With the Big L fire 85% contained, Erath County officials report more than 10,000 acres have burned.
Tuesday night at Bluff Dale High School, those impacted by the flames gathered to learn about aid and to report damage and needs.
The majority of the land that burned was on the Houston Ranch.
In the nearly 100 years the ranch has been in Amy Houston’s family, she said it’s withstood fires. Still, the Big L is among its worst.
Nearly 80% of the family’s land is scorched… about 6,000 acres.
The family home her parents built, which Houston and her sister grew up in, burned to the ground.
Still, she remains focused on all that was saved, including her sister’s house and her’s, along with 50 horses and most of their cattle.
“We heard there was an evacuation order and so the community kicked in. People start calling their friends, their neighbors. The volunteer fire departments all activate, and everyone starts heading to everyone’s places to help evacuate what they can,” said Houston.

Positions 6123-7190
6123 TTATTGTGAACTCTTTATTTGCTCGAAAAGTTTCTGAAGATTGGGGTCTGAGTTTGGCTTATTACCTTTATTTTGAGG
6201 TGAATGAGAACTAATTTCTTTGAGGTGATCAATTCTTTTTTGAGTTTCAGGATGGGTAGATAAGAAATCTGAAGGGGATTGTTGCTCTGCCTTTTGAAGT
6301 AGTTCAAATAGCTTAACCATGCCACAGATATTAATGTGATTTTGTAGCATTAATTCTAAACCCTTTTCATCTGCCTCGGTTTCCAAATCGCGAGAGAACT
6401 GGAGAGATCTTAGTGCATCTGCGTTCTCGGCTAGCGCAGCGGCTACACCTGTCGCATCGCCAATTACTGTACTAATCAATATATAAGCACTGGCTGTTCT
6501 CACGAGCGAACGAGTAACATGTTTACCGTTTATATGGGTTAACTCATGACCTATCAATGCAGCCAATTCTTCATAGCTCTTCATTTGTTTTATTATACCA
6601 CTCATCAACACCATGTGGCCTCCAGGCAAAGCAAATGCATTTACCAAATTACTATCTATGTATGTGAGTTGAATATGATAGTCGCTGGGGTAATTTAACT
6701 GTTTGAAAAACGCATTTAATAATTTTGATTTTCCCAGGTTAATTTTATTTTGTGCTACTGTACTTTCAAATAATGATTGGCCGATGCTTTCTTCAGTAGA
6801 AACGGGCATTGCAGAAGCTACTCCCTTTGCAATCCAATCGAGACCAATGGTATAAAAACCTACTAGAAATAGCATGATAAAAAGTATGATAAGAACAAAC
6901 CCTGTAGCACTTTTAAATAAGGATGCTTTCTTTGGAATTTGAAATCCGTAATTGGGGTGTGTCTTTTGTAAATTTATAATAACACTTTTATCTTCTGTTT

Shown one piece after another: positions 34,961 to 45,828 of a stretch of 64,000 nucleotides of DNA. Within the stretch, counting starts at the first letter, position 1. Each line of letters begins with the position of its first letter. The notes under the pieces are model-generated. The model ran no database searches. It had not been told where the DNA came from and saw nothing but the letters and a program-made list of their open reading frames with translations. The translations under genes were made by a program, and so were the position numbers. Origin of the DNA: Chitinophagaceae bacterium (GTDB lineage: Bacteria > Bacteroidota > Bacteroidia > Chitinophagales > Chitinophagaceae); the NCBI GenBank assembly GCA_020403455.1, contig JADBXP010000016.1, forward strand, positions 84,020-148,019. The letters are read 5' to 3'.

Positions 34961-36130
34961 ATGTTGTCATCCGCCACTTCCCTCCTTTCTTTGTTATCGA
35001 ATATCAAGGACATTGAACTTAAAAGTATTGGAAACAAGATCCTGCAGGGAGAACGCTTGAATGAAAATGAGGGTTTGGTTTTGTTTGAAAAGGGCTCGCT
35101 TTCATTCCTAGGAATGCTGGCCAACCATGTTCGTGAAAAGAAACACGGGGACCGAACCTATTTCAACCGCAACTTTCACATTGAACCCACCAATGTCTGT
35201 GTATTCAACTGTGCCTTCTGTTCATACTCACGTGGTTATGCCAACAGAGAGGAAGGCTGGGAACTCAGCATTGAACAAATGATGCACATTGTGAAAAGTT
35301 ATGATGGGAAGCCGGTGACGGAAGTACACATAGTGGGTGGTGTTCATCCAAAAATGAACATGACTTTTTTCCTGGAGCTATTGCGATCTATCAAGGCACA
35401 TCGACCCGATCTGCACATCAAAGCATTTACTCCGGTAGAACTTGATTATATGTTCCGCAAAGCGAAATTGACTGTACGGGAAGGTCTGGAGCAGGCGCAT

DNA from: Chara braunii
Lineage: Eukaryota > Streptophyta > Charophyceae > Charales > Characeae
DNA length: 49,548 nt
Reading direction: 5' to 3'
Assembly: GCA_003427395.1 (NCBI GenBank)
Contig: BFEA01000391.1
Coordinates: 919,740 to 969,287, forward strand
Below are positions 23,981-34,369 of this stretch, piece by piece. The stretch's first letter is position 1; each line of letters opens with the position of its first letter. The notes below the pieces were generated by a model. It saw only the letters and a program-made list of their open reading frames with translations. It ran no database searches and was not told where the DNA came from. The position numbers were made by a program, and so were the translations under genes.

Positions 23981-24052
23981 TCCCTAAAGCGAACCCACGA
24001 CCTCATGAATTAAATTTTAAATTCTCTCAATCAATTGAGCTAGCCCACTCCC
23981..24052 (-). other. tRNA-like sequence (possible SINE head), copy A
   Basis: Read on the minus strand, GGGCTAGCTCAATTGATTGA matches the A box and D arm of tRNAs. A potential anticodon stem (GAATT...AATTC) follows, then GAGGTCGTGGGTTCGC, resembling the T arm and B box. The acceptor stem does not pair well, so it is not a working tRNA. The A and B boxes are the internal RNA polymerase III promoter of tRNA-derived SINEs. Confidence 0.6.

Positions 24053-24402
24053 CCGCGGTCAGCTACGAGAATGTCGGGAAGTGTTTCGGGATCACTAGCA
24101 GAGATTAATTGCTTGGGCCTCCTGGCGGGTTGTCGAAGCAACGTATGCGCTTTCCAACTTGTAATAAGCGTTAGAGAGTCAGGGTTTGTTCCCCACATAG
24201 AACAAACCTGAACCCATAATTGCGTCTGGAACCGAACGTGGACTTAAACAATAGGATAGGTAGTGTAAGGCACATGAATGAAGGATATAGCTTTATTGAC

The Texas A&M Forest Service said while eight homes burned in the county, thanks to local fire departments, many more were saved.
“There were three counties that came together. Palo Pinto County sent resources. Hood County and Erath County all had resources on this fire. That definitely makes the suppression efforts much easier on this fire,” said incident commander Boe Adler.
In addition to those who lost homes, other families gathered at Tuesday’s meeting to report damage to other structures or farmland.
“This was the county’s way to figure out what needs we have, how much damage so that we can work the state and FEMA to find out what funds are available to rebuild,” said Erath County Emergency Management Coordinator Cindy Smith.
For those looking to help those impacted, Erath County is requesting gift card donations. Those can be sent to Erath County Emergency Management at 100 West Washington in Stephenville.